The builders of these houses represent two classes of Christians in these last days—the wise and the foolish. They built two different kinds of houses which people were living in when the storm hit.

On one hand, it is encouraging to know there will be a body of believers who will not fall. They will be able to withstand every demonic onslaught that comes out of hell when the storms rage. Jesus wants us to know from this parable that a person who builds his house upon a rock will survive everything that is coming.

Yet, sadly, there will be another group of Christians—people of whom Jesus says, "Their fall will be great" (see verse 27). This means a total, complete, devastating collapse of everything.

At this point, you may be wondering: "What does it mean, exactly, to 'build a house'?" It is important to know that the house Jesus is talking about here is our walk with Him. We are building a foundation of getting to know Christ, of understanding His ways. We are building into our faith certain characteristics that will determine how we react under pressure.


by David Wilkerson | April 4, 2012

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When a sleeping child must be awakened, a loving parent takes him by the shoulders and gently shakes him. If the child doesn't wake up immediately, the shaking becomes a bit firmer. The parent insists, because he knows the child will suffer if he doesn't wake up on time.

That is precisely what God is doing right now—both to America and to the world. At first, He shook us very tenderly but now His shaking has become violent, because He has not succeeded in awakening us.

The Lord began to literally shake the earth with earthquakes in the late 1980s. A quake in Armenia wiped out almost that entire province. A quake in Japan measuring 6.9 nearly destroyed an entire city. Then came the horrible quake in San Francisco, with more following almost daily in that area. Quakes hit the West Coast constantly, from northern California to San Diego and down into Mexico.

Isaiah prophesies that God will one day rise up and shake the whole earth: "Behold, the Lord maketh the earth empty . . . and turneth it upside down. . . . All joy is darkened, the mirth of the land is gone. . . . When thus it shall be in the midst of the land among the people, there shall be as the shaking of an olive tree" (Isaiah 24:1, 11, 13). God is going to shake the earth as if it were an olive tree—till every bit of fruit falls.

Ezekiel says that when God's fury arises, He will shake all that can be shaken: "All the men that are upon the face of the earth, shall shake at my presence, and the mountains shall be thrown down, and the steep places shall fall, and every wall shall fall to the ground. . . . And I will be known in the eyes of many nations, and they shall know that I am the Lord" (Ezekiel 38:20 and 23).

The writer of Hebrews says: "Yet once more I shake not the earth only, but also heaven. . . . That [only] those things which cannot be shaken may remain" (Hebrews 12:26-27).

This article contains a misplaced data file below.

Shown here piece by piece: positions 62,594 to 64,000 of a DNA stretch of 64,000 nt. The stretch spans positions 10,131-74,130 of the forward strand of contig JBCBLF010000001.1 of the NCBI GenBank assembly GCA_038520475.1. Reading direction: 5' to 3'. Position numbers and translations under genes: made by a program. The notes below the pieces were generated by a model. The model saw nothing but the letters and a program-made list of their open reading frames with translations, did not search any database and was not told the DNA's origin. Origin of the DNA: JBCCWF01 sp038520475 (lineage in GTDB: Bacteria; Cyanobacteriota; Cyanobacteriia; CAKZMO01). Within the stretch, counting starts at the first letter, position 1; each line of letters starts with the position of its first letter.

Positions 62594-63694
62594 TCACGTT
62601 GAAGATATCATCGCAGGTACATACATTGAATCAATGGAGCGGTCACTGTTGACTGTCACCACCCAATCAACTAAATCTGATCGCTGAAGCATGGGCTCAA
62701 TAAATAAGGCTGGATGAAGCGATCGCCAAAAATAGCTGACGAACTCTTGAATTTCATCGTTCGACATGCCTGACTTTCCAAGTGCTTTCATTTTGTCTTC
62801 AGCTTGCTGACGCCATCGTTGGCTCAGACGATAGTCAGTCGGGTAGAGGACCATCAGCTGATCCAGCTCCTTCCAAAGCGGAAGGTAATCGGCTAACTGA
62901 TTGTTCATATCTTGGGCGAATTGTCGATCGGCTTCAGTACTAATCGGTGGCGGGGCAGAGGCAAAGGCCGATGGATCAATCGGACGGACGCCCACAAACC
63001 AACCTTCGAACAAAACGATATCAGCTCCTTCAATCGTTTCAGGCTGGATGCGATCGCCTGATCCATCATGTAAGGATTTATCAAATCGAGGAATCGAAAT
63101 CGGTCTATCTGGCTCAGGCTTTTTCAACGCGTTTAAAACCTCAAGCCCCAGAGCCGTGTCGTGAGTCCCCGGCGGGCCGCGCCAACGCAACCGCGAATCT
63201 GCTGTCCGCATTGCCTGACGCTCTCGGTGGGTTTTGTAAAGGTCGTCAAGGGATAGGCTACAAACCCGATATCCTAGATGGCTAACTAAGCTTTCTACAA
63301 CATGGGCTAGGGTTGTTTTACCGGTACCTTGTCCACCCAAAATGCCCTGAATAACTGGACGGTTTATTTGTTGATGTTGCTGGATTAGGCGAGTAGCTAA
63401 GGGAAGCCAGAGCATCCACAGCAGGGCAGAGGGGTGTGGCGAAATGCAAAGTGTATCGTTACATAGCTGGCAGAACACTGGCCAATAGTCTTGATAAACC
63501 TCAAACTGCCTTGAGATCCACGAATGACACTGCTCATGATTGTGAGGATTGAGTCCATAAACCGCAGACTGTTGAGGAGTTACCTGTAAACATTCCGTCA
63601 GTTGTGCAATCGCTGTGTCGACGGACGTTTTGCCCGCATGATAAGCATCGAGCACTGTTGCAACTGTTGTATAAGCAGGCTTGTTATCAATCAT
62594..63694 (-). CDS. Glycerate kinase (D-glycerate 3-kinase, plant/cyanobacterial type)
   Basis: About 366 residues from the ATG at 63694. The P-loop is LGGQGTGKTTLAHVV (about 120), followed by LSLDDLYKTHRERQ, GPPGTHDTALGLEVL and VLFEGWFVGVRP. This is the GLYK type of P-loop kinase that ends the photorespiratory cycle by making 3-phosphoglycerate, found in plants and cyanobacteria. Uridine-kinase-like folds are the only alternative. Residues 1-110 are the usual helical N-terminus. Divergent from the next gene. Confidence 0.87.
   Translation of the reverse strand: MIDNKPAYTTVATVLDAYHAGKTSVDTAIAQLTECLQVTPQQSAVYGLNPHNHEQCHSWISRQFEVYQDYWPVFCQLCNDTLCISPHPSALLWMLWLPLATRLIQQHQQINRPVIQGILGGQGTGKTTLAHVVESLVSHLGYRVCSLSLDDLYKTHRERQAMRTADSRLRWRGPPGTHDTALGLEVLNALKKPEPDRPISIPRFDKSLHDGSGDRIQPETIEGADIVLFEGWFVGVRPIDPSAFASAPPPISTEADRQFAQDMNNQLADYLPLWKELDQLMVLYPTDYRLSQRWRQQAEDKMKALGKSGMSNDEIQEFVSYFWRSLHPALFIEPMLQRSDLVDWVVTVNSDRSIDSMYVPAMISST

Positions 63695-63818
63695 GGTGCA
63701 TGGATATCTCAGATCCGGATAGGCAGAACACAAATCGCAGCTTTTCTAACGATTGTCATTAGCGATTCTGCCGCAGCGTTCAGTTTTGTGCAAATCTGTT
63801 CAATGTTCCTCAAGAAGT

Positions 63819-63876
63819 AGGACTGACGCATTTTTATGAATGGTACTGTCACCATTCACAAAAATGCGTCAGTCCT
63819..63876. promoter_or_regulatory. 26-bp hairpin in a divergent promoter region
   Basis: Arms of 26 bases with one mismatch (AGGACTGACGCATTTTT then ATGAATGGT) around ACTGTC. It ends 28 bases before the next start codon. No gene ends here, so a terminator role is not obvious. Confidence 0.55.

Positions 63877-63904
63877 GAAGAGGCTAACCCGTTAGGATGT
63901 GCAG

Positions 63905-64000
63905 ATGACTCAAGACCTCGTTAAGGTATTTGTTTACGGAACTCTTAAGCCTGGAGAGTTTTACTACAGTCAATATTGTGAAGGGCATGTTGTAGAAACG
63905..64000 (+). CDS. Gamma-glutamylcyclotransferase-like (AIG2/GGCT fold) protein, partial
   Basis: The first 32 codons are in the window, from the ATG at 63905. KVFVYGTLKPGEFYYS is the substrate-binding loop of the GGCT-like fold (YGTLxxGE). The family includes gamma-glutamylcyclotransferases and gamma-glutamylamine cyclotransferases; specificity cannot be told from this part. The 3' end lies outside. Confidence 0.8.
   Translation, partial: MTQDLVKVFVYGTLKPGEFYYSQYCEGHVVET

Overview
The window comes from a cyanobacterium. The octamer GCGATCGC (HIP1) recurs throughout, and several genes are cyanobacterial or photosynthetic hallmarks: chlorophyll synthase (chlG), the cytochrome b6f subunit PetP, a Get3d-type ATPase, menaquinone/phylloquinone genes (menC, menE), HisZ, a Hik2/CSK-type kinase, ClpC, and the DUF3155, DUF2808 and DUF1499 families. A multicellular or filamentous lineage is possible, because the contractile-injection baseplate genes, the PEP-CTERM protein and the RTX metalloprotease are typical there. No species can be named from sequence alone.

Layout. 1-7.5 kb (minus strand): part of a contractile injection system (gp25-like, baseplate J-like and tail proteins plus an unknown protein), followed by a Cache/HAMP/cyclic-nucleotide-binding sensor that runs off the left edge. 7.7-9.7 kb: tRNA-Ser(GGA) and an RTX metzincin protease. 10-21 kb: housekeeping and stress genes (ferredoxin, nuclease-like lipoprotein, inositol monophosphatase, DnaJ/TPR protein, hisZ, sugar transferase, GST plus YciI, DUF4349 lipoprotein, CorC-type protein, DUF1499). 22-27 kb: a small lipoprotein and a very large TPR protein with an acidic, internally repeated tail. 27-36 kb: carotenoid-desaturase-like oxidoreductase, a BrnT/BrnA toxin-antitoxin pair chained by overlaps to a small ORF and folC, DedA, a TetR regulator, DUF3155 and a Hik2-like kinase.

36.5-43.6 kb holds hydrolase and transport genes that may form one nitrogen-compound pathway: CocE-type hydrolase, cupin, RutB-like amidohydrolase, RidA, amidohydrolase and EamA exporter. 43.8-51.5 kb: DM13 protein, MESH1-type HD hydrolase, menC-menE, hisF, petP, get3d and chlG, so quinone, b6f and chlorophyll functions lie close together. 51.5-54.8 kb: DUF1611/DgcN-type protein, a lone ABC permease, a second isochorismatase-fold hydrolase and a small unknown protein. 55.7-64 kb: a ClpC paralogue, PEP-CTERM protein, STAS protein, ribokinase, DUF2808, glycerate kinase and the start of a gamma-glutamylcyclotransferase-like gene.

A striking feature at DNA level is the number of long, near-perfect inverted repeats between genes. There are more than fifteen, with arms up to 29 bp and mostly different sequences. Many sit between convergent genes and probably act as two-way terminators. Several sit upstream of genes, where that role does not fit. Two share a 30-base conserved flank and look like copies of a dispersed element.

God is going to shake everything in sight so that He is revealed as the only unshakable power!


by David Wilkerson | April 3, 2012

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The book of Daniel mentions several benefits for those who have a repentant heart. Indeed, for all who acknowledge their sin, God does the miraculous. One such benefit is a new and clearer vision of Jesus. Read what happened after Daniel's repentance prayer in Daniel 9:

“Then I lifted up mine eyes, and looked, and behold a certain man clothed in linen, whose loins were girded with fine gold of Uphaz: His body also was like the beryl, and his face as the appearance of lightning, and his eyes as lamps of fire, and his arms and his feet like in colour to polished brass, and the voice of his words like the voice of a multitude. And I Daniel alone saw the vision . . ." (Daniel 10:5-7).

Who do you think Daniel saw in this vision? It was Jesus! What a wonderful benefit the Holy Spirit opened to Daniel when he confessed his sin. He was given a clear vision of Christ in all His glory!

Please understand that Daniel was not praying for this vision. All he was doing was repenting—confessing and mourning over sin. Jesus took it upon Himself to come to Daniel in this revelation—He initiated it. You see, when we repent and make all things right with God and others, we do not have to seek a revelation. Jesus will manifest Himself to us.

Daniel had friends who were also godly, because he walked only among the righteous. Yet Scripture tells us none of them saw the vision Daniel received: "The men that were with me saw not the vision; but a great quaking fell upon them, so that they fled to hide themselves. Therefore I was left alone" (Daniel 10: 7-8).

A truly repentant heart never has to hide from the Lord because there is no longer any fear of judgment. If you acknowledge your sins with godly sorrow and make restitution, you can look confidently into the Master's face. You do not have to quake with fear when you hear the thundering word of reproof because you will see Christ in His glory.